Vascular endothelial growth factor-induced retinal permeability is mediated by protein kinase C in vivo and suppressed by an orally effective β-isoform-selective inhibitor

Lloyd Paul Aiello, Sven Erik Bursell, Allen Clermont, Elia Duh, Hidehiro Ishii, Chikako Takagi, Fumi Mori, Thomas A. Ciulla, Kirk Ways, Michael Jirousek, Lois E.H. Smith, George L. King

Research output: Contribution to journalArticlepeer-review

Abstract

Increased vascular permeability and excessive neovascularization are the hallmarks of endothelial dysfunction, which can lead to diabetic macular edema and proliferative diabetic retinopathy in the eye. Vascular endothelial growth factor (VEGF) is an important mediator of ocular neovascularization and a known vasopermeability factor in nonocular tissues. In these studies, we demonstrate that intravitreal injection of VEGF rapidly activates protein kinase C (PKC) in the retina at concentrations observed clinically, inducing membrane translocation of PKC isoforms α, β11, and δ and >threefold increases in retinal vasopermeability in vivo. The effect of VEGF on retinal vascular permeability appears to be mediated predominantly by the β-isoform of PKC with >95% inhibition of VEGF-induced permeability by intravitreal or oral administration of a PKC β-isoform-selective inhibitor that did not inhibit histamine-mediated effects. These studies represent the first direct demonstration that VEGF can increase intraocular vascular permeability through activation of PKC in vivo and suggest that oral pharmacological therapies involving PKC β-isoform-selective inhibitors may prove efficacious for the treatment of VEGF-associated ocular disorders such as diabetic retinopathy.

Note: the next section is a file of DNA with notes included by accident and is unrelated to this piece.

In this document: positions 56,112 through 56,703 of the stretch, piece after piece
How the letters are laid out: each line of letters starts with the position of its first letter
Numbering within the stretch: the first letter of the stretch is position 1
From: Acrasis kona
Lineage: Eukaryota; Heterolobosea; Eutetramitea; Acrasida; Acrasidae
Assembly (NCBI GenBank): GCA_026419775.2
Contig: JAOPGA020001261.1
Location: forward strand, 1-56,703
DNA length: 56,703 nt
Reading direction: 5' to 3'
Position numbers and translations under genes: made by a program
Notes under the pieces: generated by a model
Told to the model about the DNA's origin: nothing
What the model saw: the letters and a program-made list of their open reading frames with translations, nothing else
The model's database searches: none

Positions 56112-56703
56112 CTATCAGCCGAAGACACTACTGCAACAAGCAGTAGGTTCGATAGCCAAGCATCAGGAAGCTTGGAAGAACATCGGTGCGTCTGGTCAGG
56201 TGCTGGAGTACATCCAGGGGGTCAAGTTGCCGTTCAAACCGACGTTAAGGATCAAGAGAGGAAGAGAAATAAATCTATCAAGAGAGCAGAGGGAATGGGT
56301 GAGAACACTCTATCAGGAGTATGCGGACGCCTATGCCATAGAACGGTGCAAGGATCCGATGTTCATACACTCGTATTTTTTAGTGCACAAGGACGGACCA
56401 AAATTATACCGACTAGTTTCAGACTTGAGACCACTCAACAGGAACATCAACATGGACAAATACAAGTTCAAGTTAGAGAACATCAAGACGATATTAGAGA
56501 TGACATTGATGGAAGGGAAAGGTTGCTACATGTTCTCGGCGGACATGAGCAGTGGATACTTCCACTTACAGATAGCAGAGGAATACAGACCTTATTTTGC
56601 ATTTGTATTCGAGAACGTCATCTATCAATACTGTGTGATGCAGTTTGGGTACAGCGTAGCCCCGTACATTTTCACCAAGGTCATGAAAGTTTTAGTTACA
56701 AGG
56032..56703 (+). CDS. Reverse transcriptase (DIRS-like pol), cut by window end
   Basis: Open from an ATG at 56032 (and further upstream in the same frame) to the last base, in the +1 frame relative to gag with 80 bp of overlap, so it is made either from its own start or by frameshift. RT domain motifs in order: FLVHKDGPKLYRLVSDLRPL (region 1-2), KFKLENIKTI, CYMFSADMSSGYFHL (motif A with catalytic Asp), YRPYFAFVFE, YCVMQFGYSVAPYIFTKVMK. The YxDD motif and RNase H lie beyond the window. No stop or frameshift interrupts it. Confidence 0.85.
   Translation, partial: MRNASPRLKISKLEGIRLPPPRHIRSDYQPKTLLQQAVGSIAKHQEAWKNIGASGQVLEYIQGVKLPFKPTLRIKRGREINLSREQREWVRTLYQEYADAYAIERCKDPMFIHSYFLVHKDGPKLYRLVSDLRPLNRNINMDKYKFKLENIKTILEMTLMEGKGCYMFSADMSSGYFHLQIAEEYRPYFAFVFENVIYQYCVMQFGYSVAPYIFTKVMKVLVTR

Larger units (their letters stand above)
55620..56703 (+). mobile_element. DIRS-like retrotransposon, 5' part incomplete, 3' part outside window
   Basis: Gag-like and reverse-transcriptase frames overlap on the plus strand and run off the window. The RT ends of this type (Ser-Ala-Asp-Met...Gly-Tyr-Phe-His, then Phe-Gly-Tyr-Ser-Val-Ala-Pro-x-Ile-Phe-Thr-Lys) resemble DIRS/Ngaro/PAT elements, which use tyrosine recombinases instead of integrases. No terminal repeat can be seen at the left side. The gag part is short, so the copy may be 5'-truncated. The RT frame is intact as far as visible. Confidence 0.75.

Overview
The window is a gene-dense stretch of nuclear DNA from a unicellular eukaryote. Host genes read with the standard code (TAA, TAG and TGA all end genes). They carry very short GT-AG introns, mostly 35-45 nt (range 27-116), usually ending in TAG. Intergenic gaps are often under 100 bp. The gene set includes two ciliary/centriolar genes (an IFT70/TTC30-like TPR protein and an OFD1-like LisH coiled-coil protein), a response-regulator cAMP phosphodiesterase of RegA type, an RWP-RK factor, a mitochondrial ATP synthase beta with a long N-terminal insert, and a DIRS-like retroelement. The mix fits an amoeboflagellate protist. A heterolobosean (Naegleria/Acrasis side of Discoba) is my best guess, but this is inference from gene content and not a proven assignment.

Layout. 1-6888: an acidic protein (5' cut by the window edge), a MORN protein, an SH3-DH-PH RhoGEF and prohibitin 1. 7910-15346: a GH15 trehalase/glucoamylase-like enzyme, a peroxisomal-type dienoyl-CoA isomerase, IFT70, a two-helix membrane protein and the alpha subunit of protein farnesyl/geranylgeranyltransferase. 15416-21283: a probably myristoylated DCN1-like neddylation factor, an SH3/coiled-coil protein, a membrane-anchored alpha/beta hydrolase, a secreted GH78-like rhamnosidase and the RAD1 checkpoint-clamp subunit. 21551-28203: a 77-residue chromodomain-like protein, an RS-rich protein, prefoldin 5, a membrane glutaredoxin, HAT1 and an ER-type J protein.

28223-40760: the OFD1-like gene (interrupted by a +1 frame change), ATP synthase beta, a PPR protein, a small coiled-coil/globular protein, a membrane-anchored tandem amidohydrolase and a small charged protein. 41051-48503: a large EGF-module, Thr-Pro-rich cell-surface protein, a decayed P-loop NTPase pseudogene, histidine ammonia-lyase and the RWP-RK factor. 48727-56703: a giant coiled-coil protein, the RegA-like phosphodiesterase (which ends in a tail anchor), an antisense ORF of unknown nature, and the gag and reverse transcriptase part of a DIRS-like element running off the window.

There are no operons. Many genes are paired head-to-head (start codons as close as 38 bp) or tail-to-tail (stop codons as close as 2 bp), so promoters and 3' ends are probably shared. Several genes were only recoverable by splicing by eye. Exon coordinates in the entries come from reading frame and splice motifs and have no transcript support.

Original languageEnglish (US)
Pages (from-to)1473-1480
Number of pages8
JournalDiabetes
Volume46
Issue number9
DOIs
StatePublished - Sep 1997
Externally publishedYes

ASJC Scopus subject areas

  • Internal Medicine
  • Endocrinology, Diabetes and Metabolism

Fingerprint

Dive into the research topics of 'Vascular endothelial growth factor-induced retinal permeability is mediated by protein kinase C in vivo and suppressed by an orally effective β-isoform-selective inhibitor'. Together they form a unique fingerprint.

Cite this